Wednesday, May 24, 2017


At least 1 million words are in our dictionary. One study has found that the average 20-year-old American knows as many as 42,000 words. But 42,000 is just a fraction of the words we could use.  We reduce our vocabulary even more by using significantly fewer of those words when we verbally communicate with each other. Our reduced vocabulary puts limits on our ability to communicate. Regrettably, we have even more problems with words!
Words often mean different things to different people. Words have different emotional impact. To say, “That really makes me mad” may signify to one person that you are irritated, and to another it may be a frightening warning of  a volatile  explosion soon to come.  People often are more focused on their feelings than they are the words we say, and therefore care more about how we make them feel than anything else. 

Then, of course, we tend to comment on things that are either none of our business or things we know nothing little to nothing about, so our words are not always factual. Words often have less than precise meanings, so when we step away from “yes” and “no”,  it can get quite confusing.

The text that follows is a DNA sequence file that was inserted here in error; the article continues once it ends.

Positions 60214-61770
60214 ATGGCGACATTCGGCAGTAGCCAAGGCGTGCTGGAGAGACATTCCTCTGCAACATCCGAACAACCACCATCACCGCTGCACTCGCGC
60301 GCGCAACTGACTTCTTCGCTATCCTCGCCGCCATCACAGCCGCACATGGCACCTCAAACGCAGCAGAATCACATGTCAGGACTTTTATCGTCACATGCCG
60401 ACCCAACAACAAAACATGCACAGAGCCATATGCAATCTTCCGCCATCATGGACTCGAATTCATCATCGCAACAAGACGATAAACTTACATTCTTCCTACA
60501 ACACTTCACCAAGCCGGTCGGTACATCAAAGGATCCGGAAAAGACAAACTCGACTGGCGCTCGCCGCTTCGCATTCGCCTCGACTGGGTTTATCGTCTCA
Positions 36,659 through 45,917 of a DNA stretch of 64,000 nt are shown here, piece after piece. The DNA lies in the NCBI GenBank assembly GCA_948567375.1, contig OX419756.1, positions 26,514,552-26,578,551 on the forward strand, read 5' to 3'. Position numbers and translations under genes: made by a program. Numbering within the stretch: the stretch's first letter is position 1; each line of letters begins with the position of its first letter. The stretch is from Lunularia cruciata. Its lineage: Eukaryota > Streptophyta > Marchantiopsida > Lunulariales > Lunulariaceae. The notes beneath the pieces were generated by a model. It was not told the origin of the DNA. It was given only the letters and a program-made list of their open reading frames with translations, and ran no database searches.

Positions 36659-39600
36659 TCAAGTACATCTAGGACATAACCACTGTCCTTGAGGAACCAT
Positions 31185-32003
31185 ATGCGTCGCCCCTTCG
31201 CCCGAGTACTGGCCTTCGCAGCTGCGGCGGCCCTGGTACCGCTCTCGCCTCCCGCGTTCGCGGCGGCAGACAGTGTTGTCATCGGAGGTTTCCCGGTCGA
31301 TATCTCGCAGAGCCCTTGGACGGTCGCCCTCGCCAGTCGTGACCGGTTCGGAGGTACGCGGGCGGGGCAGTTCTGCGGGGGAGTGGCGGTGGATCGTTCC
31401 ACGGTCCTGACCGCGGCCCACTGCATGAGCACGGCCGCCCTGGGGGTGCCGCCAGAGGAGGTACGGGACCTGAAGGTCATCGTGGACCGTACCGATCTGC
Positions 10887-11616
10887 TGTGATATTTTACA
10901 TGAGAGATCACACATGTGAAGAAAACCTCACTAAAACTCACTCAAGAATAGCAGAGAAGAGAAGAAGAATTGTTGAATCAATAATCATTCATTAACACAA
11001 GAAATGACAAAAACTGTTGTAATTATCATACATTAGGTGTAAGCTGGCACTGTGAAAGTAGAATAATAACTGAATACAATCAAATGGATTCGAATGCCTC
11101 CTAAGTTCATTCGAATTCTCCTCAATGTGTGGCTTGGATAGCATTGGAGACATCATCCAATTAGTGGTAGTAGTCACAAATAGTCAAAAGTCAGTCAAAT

We also often make mistakes at times when we speak. Most of us have misspoken at one time or another and said something  stupid or cruel. Do we always really mean it? No. We often say things under the influence of our fleeting emotions.
I could go on and on. Wouldn’t it be handy to simply have a way to transfer information and feelings from one person’s mind to another? Actually, that in itself would really cause problems unless we had a way to be very selective. I remember Mel Gibson in WHAT WOMEN WANT was in trouble all the time because he was picking up the exact thoughts and feelings of the women around him!

All of these thoughts remind me that words can be very difficult because they really matter. We should work hard on ourselves to be as kind and precise and careful as we can with our communication. But, because we know words are difficult, we should cut each other a little slack from time to time with how we feel about someone who has violated us with words. We need to realize that neither we nor our language is perfect. Responding with kindness and asking for more information has a better chance of improving communication  than responding with words of our own that may multiply problems.  
Perhaps we should just pray this prayer:
            “Lord, fill my mouth with worthwhile stuff, and nudge me when I’ve said enough.”

Or, David said it more eloquently:
            “May the words of my mouth and the meditation of my heart be pleasing to you, O LORD, my rock and my redeemer.” Psalm 19:14.

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